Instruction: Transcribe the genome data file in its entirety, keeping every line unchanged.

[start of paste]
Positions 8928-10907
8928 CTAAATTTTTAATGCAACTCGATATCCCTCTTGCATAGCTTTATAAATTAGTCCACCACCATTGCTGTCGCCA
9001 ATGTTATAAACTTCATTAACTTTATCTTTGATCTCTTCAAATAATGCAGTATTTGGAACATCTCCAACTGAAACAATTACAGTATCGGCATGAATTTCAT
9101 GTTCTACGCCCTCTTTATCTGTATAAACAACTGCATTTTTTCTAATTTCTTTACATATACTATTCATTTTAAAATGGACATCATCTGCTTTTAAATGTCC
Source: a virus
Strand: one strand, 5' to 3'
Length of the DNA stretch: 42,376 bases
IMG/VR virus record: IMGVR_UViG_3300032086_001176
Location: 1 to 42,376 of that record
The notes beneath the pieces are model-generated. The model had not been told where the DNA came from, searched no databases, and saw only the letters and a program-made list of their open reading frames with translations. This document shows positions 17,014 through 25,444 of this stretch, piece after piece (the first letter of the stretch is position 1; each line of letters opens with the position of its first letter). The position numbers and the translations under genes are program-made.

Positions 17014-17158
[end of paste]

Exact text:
Positions 8928-10907
8928 CTAAATTTTTAATGCAACTCGATATCCCTCTTGCATAGCTTTATAAATTAGTCCACCACCATTGCTGTCGCCA
9001 ATGTTATAAACTTCATTAACTTTATCTTTGATCTCTTCAAATAATGCAGTATTTGGAACATCTCCAACTGAAACAATTACAGTATCGGCATGAATTTCAT
9101 GTTCTACGCCCTCTTTATCTGTATAAACAACTGCATTTTTTCTAATTTCTTTACATATACTATTCATTTTAAAATGGACATCATCTGCTTTTAAATGTCC
Source: a virus
Strand: one strand, 5' to 3'
Length of the DNA stretch: 42,376 bases
IMG/VR virus record: IMGVR_UViG_3300032086_001176
Location: 1 to 42,376 of that record
The notes beneath the pieces are model-generated. The model had not been told where the DNA came from, searched no databases, and saw only the letters and a program-made list of their open reading frames with translations. This document shows positions 17,014 through 25,444 of this stretch, piece after piece (the first letter of the stretch is position 1; each line of letters opens with the position of its first letter). The position numbers and the translations under genes are program-made.

Positions 17014-17158